Remember what we’re doing here. This is a sermon series on things we do not program here but still expect to be happening regularly among us here at SonRise. Sure we have our Sunday gatherings, we have our small groups, we have our men’s and women’s meetings where the Word is front and center, but at the start of each new year we do not all sit down together and plan out what we’ll all be reading in the Word, or how often we’ll read the Word. And more so, if our gatherings are the only time you spend in the Word, you’d be spiritually malnourished. So, if we don’t program this how can the Word dwell in all of us richly here at SonRise?

Well, the big broad answer is the title of this sermon, we ought to ever be people who live all our lives near the Word. Through times of abounding, through times of great need, sickness, health, at home, abroad, in blinding confusion, in bright joy, in trial, in triumph, in prayer, in temptation…in all of life we’re to live our lives near the Word. That’s the big broad answer to this question of how the Word can dwell in us richly. But how do we do that? How do we live near the Word? Three things. We must be reading the Word, hearing the Word, and singing the Word. Let’s take those one at a time.

First, we must be reading the Word. If the Word is going to dwell in us richly, we must be readers of the Word. I don’t think this is too simple a place to begin. God has chosen to reveal Himself in all His glory through this book, so we must be people who read this book, who are at home in this book, who know our way around this book, and who are growing ever more familiar with this book. I count it a great joy and privilege to have been through seminary and now back in it again. But I’ve always laughed a bit at the degree I received, Master of Divinity, and Lord willing soon I’ll have a Doctor of theology. This might give someone the impression that I’ve mastered all things divine. That there is nothing about God I do not know, or that I now know God as well as He knows Himself. Nothing could be further from the truth. I get what they’re saying in these titles, I do, hours upon hours have gone into learning as much as possible about all things revealed in the Bible. But nonetheless, it should be the aim of every Christian not to be a master of the Bible, but to be mastered by the Bible. Such that we see the Bible as the map by which we sail, the clock by which we set our life, the balance by which we weigh all our actions, and the authority we live under.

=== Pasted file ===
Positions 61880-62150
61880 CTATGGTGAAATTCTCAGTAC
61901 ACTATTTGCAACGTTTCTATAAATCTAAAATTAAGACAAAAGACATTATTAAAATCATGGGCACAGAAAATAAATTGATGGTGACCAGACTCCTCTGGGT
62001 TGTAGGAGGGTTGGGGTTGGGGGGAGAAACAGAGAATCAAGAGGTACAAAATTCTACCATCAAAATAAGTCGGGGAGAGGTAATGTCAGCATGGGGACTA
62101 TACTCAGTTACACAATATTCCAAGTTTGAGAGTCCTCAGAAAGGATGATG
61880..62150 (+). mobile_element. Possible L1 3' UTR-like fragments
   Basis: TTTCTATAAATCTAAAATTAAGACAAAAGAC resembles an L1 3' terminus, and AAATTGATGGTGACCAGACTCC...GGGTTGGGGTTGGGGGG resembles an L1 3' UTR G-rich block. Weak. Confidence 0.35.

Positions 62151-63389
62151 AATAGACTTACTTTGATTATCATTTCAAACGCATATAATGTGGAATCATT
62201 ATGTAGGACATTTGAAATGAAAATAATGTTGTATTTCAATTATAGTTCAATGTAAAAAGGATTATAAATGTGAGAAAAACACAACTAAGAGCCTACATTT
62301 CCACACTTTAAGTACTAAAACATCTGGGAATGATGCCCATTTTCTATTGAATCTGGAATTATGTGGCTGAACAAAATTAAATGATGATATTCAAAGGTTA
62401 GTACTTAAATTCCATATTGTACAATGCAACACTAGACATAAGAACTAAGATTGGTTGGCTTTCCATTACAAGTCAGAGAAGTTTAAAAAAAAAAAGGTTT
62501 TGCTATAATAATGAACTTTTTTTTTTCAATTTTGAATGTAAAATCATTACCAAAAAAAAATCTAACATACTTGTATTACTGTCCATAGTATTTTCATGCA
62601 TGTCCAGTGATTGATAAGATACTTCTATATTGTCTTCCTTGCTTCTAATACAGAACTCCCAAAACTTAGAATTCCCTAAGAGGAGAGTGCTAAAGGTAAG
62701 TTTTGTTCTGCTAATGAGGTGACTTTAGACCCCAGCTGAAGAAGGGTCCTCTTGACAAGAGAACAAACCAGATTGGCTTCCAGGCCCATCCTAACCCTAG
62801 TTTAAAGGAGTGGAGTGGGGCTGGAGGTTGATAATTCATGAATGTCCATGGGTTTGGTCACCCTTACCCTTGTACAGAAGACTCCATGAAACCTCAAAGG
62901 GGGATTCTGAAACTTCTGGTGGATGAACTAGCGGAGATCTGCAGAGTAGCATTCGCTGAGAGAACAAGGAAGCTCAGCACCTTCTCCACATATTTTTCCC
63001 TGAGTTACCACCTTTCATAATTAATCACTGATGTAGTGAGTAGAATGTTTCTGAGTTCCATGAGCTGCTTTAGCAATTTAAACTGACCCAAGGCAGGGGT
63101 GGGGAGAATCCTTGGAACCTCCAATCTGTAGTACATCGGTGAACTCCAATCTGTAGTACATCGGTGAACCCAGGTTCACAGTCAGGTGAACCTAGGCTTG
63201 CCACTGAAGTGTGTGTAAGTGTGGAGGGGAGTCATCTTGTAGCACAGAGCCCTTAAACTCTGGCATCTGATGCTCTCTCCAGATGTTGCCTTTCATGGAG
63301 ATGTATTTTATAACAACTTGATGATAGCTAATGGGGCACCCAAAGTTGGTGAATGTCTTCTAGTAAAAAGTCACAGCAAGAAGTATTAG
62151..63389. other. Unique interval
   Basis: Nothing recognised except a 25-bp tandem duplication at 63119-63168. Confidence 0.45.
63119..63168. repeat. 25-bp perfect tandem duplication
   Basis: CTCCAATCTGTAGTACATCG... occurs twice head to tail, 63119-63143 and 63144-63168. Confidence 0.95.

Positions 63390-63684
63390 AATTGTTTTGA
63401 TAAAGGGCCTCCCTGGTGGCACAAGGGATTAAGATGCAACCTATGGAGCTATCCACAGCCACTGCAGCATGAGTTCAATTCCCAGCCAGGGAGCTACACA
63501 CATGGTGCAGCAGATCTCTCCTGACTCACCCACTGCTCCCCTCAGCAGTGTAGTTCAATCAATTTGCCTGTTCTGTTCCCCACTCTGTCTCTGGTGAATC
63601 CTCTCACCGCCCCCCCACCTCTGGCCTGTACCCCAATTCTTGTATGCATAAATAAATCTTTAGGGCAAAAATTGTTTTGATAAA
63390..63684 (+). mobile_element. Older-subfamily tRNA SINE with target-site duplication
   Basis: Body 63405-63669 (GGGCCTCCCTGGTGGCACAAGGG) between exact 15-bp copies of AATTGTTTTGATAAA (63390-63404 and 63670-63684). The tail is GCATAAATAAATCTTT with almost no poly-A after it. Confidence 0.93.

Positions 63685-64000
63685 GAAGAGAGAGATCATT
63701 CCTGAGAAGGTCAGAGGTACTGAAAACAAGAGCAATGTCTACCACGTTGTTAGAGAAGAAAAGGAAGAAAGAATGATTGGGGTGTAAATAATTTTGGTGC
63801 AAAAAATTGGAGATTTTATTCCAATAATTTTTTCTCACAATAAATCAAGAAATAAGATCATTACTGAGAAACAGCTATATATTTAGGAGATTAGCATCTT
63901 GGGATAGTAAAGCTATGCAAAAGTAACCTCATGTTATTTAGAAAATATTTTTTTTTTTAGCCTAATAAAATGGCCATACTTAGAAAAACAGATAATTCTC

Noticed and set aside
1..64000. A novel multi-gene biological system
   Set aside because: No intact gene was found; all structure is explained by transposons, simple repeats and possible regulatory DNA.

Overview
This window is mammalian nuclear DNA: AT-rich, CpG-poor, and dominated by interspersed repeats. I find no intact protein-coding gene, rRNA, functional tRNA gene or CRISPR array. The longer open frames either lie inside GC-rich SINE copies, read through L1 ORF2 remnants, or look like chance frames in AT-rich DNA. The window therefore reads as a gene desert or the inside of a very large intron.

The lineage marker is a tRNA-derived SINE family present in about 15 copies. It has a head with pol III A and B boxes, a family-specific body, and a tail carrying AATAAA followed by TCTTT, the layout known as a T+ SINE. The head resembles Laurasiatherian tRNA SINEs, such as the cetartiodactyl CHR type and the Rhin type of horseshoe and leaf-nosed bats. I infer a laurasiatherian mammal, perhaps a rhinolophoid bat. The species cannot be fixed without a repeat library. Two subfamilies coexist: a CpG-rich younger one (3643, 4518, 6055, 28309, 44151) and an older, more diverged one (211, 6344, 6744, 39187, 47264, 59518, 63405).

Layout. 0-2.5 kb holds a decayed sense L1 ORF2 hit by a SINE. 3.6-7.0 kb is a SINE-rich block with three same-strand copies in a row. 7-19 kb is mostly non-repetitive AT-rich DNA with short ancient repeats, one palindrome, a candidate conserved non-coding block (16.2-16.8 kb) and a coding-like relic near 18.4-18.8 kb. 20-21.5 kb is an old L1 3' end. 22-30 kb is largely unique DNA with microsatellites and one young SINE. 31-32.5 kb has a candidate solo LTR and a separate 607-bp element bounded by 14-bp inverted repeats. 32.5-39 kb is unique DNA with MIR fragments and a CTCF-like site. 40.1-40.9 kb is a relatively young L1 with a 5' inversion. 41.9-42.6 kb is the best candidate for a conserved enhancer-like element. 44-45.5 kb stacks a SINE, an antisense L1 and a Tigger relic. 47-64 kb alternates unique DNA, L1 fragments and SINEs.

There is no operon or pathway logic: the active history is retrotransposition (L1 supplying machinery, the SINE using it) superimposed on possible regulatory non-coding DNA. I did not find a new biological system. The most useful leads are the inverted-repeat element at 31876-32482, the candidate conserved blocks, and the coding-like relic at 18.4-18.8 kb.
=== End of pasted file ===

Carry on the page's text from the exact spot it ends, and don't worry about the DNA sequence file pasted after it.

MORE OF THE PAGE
Question, how then can any of these things happen if we don’t regularly read our Bibles? Church, in order for the Word to dwell in us richly, we must dwell in the Word richly. And we dwell in it richly by reading it, again and again. But not just reading, we must slowly linger over it, mull on it, and digest it. This is what is means to meditate on the Word.

Don’t be daunted by this. Reading the Bible can happen thousand different ways for us. We can read it verse by verse. We can read it chronologically or thematically. We can take one book and memorize it to get it into us. We can read it all in a year, or two years, or 6 months, we can use any of the multitude of Bible reading plan options. And if you don’t like those options, you can now listen to the entire Bible on tons of free apps in an accent you find most pleasing to the ear. In order to live near the Word we must be reading the Word.

Second, we must be hearing the Word. If the first application about reading the Word was mainly individual, we now turn to the communal. We must not only be those who read the Word, we must be those who gather with others to hear the Word. How else is Colossians 3:16 going to happen in us? It not only says, “Let the Word of Christ dwell in you richly…” it also says, “…teaching and admonishing one another in all wisdom…” So when the Word dwells in us richly, we’ll also find ourselves willing and eager to bring our individual study of the Word out and into the context of the local Church (that’s the one another in v16) where teaching and admonishing happens, and hopefully happens in wisdom like v16 says. Personal Bible study is massively important, yes, but it must not remain personal and never come out in the context of the local church.